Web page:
On Friday, a federal appeals court ruled in favor of the City of Berkeley, allowing the city to keep its law that requires radiation warning signs in all cellphone stores within the city limits.
The CTIA, the cellphone industry trade group, sued the city to stop the law from taking effect by asking a lower court to impose a preliminary injunction. The group argued that forcing retailers to display the warning (pictured below) constituted compelled speech, which violates the First Amendment. After the district court didn't impose the injunction, the CTIA appealed to the 9th US Circuit Court of Appeals.
The 9th Circuit concluded the following:
Berkeley's compelled disclosure did no more than alert consumers to the safety disclosures that the Federal Communication Commission requires and to direct consumers to federally compelled instructions in their user manuals providing specific information about how to avoid excessive exposure. The panel held that, far from conflicting with federal law and policy, the Berkeley ordinance complements and reinforces it.
The CTIA went to great lengths to try to stop this law from being enacted. It even hired Ted Olson, a former solicitor general under the George W. Bush administration, to argue on its behalf.
"There's a reason why Berkeley put the word 'safety' in there," he told the 9th Circuit last year. "It's to send an alarm."
The organization did not immediately respond to Ars' request for comment.
The case can now be appealed further to a full panel of 9th Circuit judges, or it could be appealed up to the Supreme Court.
Three letters: SAR
As Ars also reported previously, it's important to note that there really isn’t any current science to support the need for the warnings Berkeley is mandating. There's no well-described mechanism by which non-ionizing radiation can induce long-term biological changes, although it can cause short-term heating of tissues. There are also no clear indications that wireless hardware creates any health risks in the first place, which raises questions of what, exactly, the city's legislation was supposed to accomplish.
The city seemed to feel the need to point cellphone customers to educate themselves about exactly what kind of radiation all phones release. Specifically, one of the primary ways that radiation from a phone is measured is through something called the Specific Absorption Rate (SAR)—in other words, how fast a given amount of energy is absorbed by the human body, measured in watts per kilogram.
Since 1996, the FCC has required that all cell phones sold in the United States not exceed a SAR limit of 1.6 watts per kilogram (W/kg), as averaged over one gram of tissue. On most phones, it’s not at all obvious what the SAR value for a given handset is. On the iPhone 6S Plus—the author’s phone—for instance, the information is buried four menus deep, and even then requires clicking yet another link.
The CTIA sued Berkeley, arguing that like a similar law passed in San Francisco in 2010 (which was defeated in court), that the warning would essentially scare customers away from owning cellphones. The organization asked the district court to impose a preliminary injunction to stop the law from going into effect, which it declined to do.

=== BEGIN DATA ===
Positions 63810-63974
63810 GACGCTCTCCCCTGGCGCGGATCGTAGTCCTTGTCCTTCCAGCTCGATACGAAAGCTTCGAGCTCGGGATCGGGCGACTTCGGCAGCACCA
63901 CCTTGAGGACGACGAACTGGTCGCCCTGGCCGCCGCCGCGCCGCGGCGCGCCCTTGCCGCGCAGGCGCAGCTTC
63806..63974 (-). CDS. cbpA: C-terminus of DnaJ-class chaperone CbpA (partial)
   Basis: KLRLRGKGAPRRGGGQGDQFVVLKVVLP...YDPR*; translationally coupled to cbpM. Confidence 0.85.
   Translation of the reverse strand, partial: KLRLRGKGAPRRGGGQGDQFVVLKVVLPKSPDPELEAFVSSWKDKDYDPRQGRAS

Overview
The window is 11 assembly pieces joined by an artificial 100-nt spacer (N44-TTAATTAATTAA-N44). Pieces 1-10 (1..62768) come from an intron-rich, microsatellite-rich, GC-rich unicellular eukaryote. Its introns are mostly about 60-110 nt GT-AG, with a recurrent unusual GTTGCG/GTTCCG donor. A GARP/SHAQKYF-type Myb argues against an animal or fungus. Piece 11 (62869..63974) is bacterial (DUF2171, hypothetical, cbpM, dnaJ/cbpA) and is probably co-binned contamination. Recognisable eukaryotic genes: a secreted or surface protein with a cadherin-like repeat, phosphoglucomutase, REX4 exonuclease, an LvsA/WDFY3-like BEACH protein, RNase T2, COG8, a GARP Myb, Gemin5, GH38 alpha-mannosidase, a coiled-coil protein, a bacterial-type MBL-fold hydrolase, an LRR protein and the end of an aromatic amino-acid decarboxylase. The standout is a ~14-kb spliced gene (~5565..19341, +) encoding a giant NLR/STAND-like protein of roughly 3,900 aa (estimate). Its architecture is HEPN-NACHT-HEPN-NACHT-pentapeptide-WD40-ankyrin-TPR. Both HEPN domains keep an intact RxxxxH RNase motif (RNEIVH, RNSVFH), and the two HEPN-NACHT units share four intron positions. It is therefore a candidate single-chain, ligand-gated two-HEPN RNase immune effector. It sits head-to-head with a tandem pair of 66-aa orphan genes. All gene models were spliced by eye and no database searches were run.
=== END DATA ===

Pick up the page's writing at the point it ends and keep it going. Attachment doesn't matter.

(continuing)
In its Friday decision, the 9th Circuit conducted a line-by-line analysis of the actual warning sign.
Among other concerns, the CTIA argued that the phrase "RF radiation" is enough to send alarm bells ringing.
As the court found:
We read the text differently. The first sentence tells consumers that cell phones are required to meet federal “RF exposure guidelines” in order “[t]o assure safety.” Far from inflammatory, this statement is largely reassuring. It assures consumers that the cell phones they are about to buy or lease meet federally imposed safety guidelines. The second sentence tells consumers what to do in order to avoid exceeding federal guidelines. This statement may not be reassuring, but it is hardly inflammatory. It provides in summary form information that the FCC has concluded that consumers should know in order to ensure their safety.
Beyond that, the court also noted that the CTIA had presented no "evidence showing that sales of cell phones in Berkeley were, or are likely to be, depressed as a result of the compelled disclosure."
A dissenting voice
One of the three judges on the 9th Circuit panel, District Judge Michelle Friedland, who by coincidence was born in Berkeley, dissented from the majority.
She found that while the sentences in Berkeley's warning are "literally true" when taken one at a time, "this approach misses the forest for the trees."
As she wrote:
On its face, the disclosure begins and ends with references to safety, plainly conveying that the intervening language describes something unsafe. Indeed, the disclosure directs consumers to their user manuals for instructions on “how to use your phone safely.” The message of the disclosure as a whole is clear: carrying a phone “in a pants or shirt pocket or tucked into a bra” is not safe. Yet that implication is a problem for Berkeley because it has not offered any evidence that carrying a cell phone in a pocket is in fact unsafe. Instead, it has expressly denied that the required disclosure conveys that message. I disagree.
If Berkeley wants consumers to listen to its warnings, it should stay quiet until it is prepared to present evidence of a wolf.